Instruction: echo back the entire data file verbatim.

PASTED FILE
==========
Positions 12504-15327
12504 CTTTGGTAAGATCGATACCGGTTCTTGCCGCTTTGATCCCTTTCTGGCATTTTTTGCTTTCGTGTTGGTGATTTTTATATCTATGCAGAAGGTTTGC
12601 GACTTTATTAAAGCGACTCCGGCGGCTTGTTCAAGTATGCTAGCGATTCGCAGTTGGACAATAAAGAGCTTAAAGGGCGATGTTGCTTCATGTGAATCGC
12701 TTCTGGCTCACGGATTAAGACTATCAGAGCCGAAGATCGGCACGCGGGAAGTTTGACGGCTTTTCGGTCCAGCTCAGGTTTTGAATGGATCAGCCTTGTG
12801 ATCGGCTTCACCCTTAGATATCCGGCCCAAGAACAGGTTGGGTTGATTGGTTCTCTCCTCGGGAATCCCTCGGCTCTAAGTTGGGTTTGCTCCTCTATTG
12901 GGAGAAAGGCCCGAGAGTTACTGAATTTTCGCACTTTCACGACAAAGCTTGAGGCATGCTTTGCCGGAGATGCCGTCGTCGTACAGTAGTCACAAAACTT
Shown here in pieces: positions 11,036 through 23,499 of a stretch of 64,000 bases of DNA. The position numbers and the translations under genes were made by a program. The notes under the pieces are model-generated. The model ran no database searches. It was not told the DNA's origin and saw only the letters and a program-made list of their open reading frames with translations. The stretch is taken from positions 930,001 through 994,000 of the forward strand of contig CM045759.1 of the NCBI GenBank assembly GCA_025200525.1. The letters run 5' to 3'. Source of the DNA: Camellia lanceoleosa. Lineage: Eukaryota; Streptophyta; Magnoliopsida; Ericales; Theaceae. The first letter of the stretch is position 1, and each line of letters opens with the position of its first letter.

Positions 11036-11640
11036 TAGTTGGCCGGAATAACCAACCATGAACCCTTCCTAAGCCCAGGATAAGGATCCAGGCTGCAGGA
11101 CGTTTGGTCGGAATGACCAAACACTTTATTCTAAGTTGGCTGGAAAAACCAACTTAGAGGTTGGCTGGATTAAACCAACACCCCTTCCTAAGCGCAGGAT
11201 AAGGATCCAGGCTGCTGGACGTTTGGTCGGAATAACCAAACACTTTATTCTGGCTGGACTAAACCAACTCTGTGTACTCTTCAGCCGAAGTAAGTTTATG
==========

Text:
Positions 12504-15327
12504 CTTTGGTAAGATCGATACCGGTTCTTGCCGCTTTGATCCCTTTCTGGCATTTTTTGCTTTCGTGTTGGTGATTTTTATATCTATGCAGAAGGTTTGC
12601 GACTTTATTAAAGCGACTCCGGCGGCTTGTTCAAGTATGCTAGCGATTCGCAGTTGGACAATAAAGAGCTTAAAGGGCGATGTTGCTTCATGTGAATCGC
12701 TTCTGGCTCACGGATTAAGACTATCAGAGCCGAAGATCGGCACGCGGGAAGTTTGACGGCTTTTCGGTCCAGCTCAGGTTTTGAATGGATCAGCCTTGTG
12801 ATCGGCTTCACCCTTAGATATCCGGCCCAAGAACAGGTTGGGTTGATTGGTTCTCTCCTCGGGAATCCCTCGGCTCTAAGTTGGGTTTGCTCCTCTATTG
12901 GGAGAAAGGCCCGAGAGTTACTGAATTTTCGCACTTTCACGACAAAGCTTGAGGCATGCTTTGCCGGAGATGCCGTCGTCGTACAGTAGTCACAAAACTT
Shown here in pieces: positions 11,036 through 23,499 of a stretch of 64,000 bases of DNA. The position numbers and the translations under genes were made by a program. The notes under the pieces are model-generated. The model ran no database searches. It was not told the DNA's origin and saw only the letters and a program-made list of their open reading frames with translations. The stretch is taken from positions 930,001 through 994,000 of the forward strand of contig CM045759.1 of the NCBI GenBank assembly GCA_025200525.1. The letters run 5' to 3'. Source of the DNA: Camellia lanceoleosa. Lineage: Eukaryota; Streptophyta; Magnoliopsida; Ericales; Theaceae. The first letter of the stretch is position 1, and each line of letters opens with the position of its first letter.

Positions 11036-11640
11036 TAGTTGGCCGGAATAACCAACCATGAACCCTTCCTAAGCCCAGGATAAGGATCCAGGCTGCAGGA
11101 CGTTTGGTCGGAATGACCAAACACTTTATTCTAAGTTGGCTGGAAAAACCAACTTAGAGGTTGGCTGGATTAAACCAACACCCCTTCCTAAGCGCAGGAT
11201 AAGGATCCAGGCTGCTGGACGTTTGGTCGGAATAACCAAACACTTTATTCTGGCTGGACTAAACCAACTCTGTGTACTCTTCAGCCGAAGTAAGTTTATG